Aztecs sacrificed just about everything. I'm not honestly knowledgeable how Quetzalcoatl died, and don't know if the images of him seemingly dragging a cross wasn't implanted by a clever catholic priest or not in early Mexico, eager to make some converts. I wouldn't be surprised one bit if he went through some blood letting, beheading, dismemberment of some sorts for everyone else's sake, for what I do know of the religion, that is more or less all they did. Doubt any society existed that was more obsessed with human sacrifice than the Aztec.

Carthage most likely sacrificed children to their gods, and the symbol of the mother goddess stretches back to Mesopotamia, but I don't see evidence of widespread child sacrifice then. Likely just started with the phonecians, a custom started after Thebes was founded as they don't do it, but when Carthage was still Phonecian centric culturally. I think that is where you meant to go with the Tau cross.

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Seleucus
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Re: Sacrificial Systems Rooted in Crucifixion as Means to Wisdom and Understanding

Post by Seleucus » Thu Nov 30, 2017 8:10 am

EchoesOfTheHorizon wrote:
Thu Nov 30, 2017 7:49 am

I believe I was the first to discover the below, a few years back:

http://ambrosiasociety.org/images/p030_0_00_1.jpg

https://en.m.wikipedia.org/wiki/Mithrai ... efvert.jpg

If you look at most Roman Mythraic icons left, depicting the sacrifice of the bull, Mithras cape always
I'm inclined to think that sun is the ancient Babylonian sun (and moon) which then becomes the Vergina Sun and also the star in the Islamic crescent moon logo.

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GreatandWiseTrixie
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Re: Sacrificial Systems Rooted in Crucifixion as Means to Wisdom and Understanding

Post by GreatandWiseTrixie » Thu Nov 30, 2017 9:14 am

Eodnhoj7 wrote:
Thu Nov 30, 2017 1:17 am
GreatandWiseTrixie wrote:
Wed Nov 29, 2017 7:21 pm
Eodnhoj7 wrote:
Tue Nov 21, 2017 2:22 am

Equating self-sacrifice to "hate" is an act of hate in itself considering all economies (whether of a spiritual or physical nature) are bound through a transaction of the self, in various degrees, through the act of sacrfice. To hate a sacrificial system not only is to hate justice but also the transaction of being which reason is founded upon.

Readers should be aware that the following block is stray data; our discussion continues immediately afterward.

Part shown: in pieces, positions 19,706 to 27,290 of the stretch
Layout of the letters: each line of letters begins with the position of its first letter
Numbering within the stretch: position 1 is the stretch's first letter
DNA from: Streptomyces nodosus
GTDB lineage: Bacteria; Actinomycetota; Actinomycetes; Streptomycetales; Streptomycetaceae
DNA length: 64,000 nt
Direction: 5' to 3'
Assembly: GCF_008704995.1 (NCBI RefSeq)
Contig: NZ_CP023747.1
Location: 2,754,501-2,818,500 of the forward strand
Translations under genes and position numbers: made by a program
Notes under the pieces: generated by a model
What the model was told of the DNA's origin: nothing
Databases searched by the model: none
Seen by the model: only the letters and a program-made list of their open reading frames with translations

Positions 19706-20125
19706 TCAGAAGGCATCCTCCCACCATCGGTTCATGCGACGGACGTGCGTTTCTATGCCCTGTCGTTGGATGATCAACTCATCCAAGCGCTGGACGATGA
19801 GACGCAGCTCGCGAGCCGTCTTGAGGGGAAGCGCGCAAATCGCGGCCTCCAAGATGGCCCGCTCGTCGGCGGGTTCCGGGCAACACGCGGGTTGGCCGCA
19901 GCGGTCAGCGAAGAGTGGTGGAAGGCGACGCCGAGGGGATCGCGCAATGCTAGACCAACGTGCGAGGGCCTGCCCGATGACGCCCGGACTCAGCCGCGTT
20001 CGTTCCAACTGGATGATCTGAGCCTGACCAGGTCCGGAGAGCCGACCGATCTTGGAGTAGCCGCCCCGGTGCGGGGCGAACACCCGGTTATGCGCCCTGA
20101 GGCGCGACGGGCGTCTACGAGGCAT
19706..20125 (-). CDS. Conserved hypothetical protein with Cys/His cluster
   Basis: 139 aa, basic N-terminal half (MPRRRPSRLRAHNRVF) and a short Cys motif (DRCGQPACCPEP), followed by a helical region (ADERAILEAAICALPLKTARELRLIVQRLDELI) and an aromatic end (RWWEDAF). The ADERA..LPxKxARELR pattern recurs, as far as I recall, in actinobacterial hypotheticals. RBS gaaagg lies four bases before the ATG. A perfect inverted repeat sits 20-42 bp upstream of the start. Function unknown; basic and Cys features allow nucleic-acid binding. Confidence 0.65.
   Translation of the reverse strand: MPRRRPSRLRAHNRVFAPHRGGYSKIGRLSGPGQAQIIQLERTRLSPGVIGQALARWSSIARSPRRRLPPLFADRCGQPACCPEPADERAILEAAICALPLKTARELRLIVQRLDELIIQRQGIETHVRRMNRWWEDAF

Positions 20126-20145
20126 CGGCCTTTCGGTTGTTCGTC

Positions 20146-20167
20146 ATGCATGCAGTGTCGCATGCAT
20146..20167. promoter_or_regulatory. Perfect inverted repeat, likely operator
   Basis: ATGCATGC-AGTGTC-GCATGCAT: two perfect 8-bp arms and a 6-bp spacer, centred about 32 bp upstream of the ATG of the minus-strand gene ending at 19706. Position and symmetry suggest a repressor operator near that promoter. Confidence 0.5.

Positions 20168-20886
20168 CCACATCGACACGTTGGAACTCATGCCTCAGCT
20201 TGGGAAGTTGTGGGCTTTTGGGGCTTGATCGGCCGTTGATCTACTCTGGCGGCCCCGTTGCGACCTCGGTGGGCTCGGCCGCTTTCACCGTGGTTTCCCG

This is typical crazy talk you'd hear from a human being. First, they make ridiculous equalities, like 2+2=5, then followed by an absurd hyperbolic claim of 30's era political grandiosity. I applaud you for your humor.

Best not to argue, and just listen to the hilarity go on.

Exactly it is best not to argue and let your humor go on. You blame human beings for being irrational, and yet you are human right? Does that mean you are irrational?

The "Savior suffering injustice" is a common theme in many religions, if it is a common theme (along with crucifixion) what is there to argue against exactly when one is just looking at how the dots connect?
crucifixion systems are stupid barbaric and backwards, and the only wisdom youll get from it is that humans are a primitive ape-like race of vultures and savages who are resistant to progress.

fun fact about rome, they crucify murderers and rapists, but did you know rome was founded on rape, rome didnt have any men so they took a city invited them to rome, murdered all the men and raped all the women.
but then they say murder and rape is a crime, total hypocrits just like the rest of the human race.

people praise rome like it was some great accomplishment, look upon the city with venerable adoration, but when some random criminal in poverty rapes a girl to get some pussy everybody loses their minds. but if an entire city is raped, then everybody views it as some great heroic accomplishment.

EchoesOfTheHorizon
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Re: Sacrificial Systems Rooted in Crucifixion as Means to Wisdom and Understanding

Post by EchoesOfTheHorizon » Thu Nov 30, 2017 10:15 am

Seleucus wrote:
Thu Nov 30, 2017 8:10 am
EchoesOfTheHorizon wrote:
Thu Nov 30, 2017 7:49 am

I believe I was the first to discover the below, a few years back:

http://ambrosiasociety.org/images/p030_0_00_1.jpg

https://en.m.wikipedia.org/wiki/Mithrai ... efvert.jpg

If you look at most Roman Mythraic icons left, depicting the sacrifice of the bull, Mithras cape always
I'm inclined to think that sun is the ancient Babylonian sun (and moon) which then becomes the Vergina Sun and also the star in the Islamic crescent moon logo.